The Saudis appear to be moving three chess pieces at once. I won't pretend to know what the moves mean. But I'd suggest that the coincidence of the three moves might suggest they're taking an upper hand in the US policy-making in the Middle East.
First data point: after preventing former Pakistani Prime Minister Nawaz Sharif from returning to Pakistan several weeks ago, the Saudis now appear to be forcing his return on Pervez Musharraf.
Mr. Sharif met Saudi King Abdullah in Riyadh yesterday evening, to clear his passage. Previously, Saudi Arabia had been complicit in keeping Mr. Sharif forcibly in the country under an agreement with Gen. Musharraf, who had told the kingdom's royal family that it was needed to ensure stability in Pakistan.
However, Saudi Arabia was angered when Gen. Musharraf allowed another opposition leader, Benazir Bhutto, back to Pakistan. The Saudis have always been sympathetic to Mr. Sharif's pro-religion politics, whereas Ms. Bhutto represents the forces of secularism.
When Mr. Sharif landed in Pakistan in September this year, he was quickly bundled off to Saudi Arabia by the Musharraf regime. This time, it seems unlikely that Mr. Sharif will be sent packing, as the Saudis are no longer willing to keep him. While Ms. Bhutto has engaged in sporadic power-sharing talks with Gen. Musharraf, Mr. Sharif has doggedly refused to negotiate with the general.
Musharraf made an unexpected trip to Saudi Arabia on Tuesday, at which he discussed Sharif's return. And Sharif apparently met with the chief of the ISI.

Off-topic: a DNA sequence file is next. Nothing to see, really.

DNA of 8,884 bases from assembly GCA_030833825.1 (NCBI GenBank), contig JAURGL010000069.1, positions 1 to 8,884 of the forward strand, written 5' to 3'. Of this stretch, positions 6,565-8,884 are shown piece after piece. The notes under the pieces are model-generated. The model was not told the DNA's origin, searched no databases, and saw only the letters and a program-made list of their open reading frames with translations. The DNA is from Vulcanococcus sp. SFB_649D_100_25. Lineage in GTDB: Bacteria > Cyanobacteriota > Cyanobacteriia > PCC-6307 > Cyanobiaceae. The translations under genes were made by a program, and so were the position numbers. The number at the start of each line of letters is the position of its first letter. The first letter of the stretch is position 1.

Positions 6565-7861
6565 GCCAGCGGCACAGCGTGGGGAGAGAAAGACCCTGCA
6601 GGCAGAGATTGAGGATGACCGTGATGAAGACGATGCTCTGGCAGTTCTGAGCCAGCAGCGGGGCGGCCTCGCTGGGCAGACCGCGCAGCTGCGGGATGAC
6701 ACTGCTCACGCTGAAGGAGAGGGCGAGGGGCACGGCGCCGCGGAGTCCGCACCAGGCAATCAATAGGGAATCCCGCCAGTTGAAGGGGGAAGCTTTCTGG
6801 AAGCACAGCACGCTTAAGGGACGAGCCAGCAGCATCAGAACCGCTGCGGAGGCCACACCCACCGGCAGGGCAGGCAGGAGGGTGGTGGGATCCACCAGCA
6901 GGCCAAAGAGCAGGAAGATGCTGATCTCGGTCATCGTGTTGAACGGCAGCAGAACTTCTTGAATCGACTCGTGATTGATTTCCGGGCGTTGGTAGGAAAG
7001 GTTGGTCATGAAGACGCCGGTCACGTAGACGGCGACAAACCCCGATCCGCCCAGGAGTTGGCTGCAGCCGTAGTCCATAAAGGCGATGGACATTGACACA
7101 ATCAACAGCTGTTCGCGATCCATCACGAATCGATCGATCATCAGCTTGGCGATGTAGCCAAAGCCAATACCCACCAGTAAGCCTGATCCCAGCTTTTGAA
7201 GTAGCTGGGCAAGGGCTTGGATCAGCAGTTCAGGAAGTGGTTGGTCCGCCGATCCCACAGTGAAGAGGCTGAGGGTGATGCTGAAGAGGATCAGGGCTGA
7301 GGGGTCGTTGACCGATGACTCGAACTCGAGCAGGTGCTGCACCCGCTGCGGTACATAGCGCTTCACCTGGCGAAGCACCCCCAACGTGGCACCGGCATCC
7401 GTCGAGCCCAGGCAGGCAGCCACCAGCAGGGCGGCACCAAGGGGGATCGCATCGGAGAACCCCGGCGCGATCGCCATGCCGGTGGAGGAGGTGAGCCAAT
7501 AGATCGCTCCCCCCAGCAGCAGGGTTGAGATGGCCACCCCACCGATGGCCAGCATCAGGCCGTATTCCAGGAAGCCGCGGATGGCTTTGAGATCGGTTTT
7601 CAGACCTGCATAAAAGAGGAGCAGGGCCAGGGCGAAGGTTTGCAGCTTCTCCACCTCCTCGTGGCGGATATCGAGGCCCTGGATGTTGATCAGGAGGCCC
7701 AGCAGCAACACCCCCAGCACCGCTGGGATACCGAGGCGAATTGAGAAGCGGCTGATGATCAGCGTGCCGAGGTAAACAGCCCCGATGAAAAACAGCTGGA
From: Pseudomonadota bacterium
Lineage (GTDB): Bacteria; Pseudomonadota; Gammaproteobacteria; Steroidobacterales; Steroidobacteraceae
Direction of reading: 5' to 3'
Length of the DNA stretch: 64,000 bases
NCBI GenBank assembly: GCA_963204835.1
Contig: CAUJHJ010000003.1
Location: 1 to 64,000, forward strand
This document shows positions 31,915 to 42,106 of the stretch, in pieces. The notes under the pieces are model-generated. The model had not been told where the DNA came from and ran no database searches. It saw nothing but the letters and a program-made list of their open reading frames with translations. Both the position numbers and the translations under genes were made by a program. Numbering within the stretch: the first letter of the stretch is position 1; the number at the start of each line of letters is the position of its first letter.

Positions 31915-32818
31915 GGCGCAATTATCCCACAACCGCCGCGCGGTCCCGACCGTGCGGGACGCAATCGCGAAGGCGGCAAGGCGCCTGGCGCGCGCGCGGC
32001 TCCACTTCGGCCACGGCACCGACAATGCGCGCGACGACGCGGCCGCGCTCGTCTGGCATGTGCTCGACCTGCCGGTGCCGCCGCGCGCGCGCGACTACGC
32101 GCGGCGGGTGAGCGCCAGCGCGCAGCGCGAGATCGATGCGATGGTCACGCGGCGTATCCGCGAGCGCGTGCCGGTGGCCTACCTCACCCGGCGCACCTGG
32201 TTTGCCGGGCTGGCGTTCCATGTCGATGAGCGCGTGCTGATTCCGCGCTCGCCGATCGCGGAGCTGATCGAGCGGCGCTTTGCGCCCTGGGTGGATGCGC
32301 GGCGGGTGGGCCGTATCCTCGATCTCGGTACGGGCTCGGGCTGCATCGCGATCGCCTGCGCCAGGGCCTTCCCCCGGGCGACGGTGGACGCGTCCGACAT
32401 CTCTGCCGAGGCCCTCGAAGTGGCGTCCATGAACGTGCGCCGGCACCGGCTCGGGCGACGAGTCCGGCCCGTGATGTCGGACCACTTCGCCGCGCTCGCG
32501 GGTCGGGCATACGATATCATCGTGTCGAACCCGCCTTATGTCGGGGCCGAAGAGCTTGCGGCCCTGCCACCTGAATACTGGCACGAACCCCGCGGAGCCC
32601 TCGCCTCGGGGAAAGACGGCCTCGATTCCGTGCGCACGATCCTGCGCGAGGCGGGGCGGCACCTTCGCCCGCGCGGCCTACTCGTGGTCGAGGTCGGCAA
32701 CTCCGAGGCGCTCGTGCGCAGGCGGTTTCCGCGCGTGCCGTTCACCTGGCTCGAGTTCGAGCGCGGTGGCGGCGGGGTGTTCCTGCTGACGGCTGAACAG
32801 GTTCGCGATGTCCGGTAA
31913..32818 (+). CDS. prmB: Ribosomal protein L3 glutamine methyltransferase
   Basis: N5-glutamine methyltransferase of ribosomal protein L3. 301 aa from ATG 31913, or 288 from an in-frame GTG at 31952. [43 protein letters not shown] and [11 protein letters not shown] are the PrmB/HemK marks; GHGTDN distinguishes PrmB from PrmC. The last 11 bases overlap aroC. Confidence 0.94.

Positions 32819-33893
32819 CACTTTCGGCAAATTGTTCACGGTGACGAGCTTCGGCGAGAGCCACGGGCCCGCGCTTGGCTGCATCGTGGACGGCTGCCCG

Musharraf had made a brief visit to Saudi Arabia on November 20 where he met the King and apparently discussed the issue of Sharif's return.
Though the military ruler's spokesman said there was no contact between Musharraf and Sharif, it is believed that Sharif met Lt Gen Nadeem Taj, chief of the Inter-Services Intelligence agency, who accompanied Musharraf to Riyadh.
So we've got a religious conservative returning to Pakistan in time to contest the election for President--with Saudi support and the potential involvement of the ISI.
Saudis to Attend Annapolis Peace Conference
And then, on the very same day that Sharif was finalizing his plans for return to Pakistan with King Abdullah, the Saudis announced they would attend the Middle East peace conference to be held in Annapolis starting Tuesday.
The US-brokered Annapolis peace conference was given a significant boost yesterday when heavyweight Saudi Arabia decided to send its foreign minister to the launch of the first peace talks between Israelis and Palestinians in seven years. Syria, Israel's most implacable Arab enemy, signalled that it was now also likely to attend.
Prince Saud al-Faisal said he would be taking part in next Tuesday's Maryland summit as part of an Arab "consensus" of support for the Palestinians - despite near-universal gloom about the prospects of agreement on the toughest issues.
The decision had as much to do with Arab consensus as it has to do with any events in Pakistan. For whatever reason, it appears the Arab states may believe the Saudi proposal--normalization in return for the pre-67 borders--may be on the table. It even appears possible that Syria will win recognition of its right to the Golan Heights, pretty remarkable given Israel's apparently successful recent strike in Syria.
Of significance, Bush will personally participate in the Annapolis conference, which might be read as a signal for his support of Condi's attempts at peace-making over Cheney's attempts to foment war. And it surely will give whatever discussions occur real emphasis.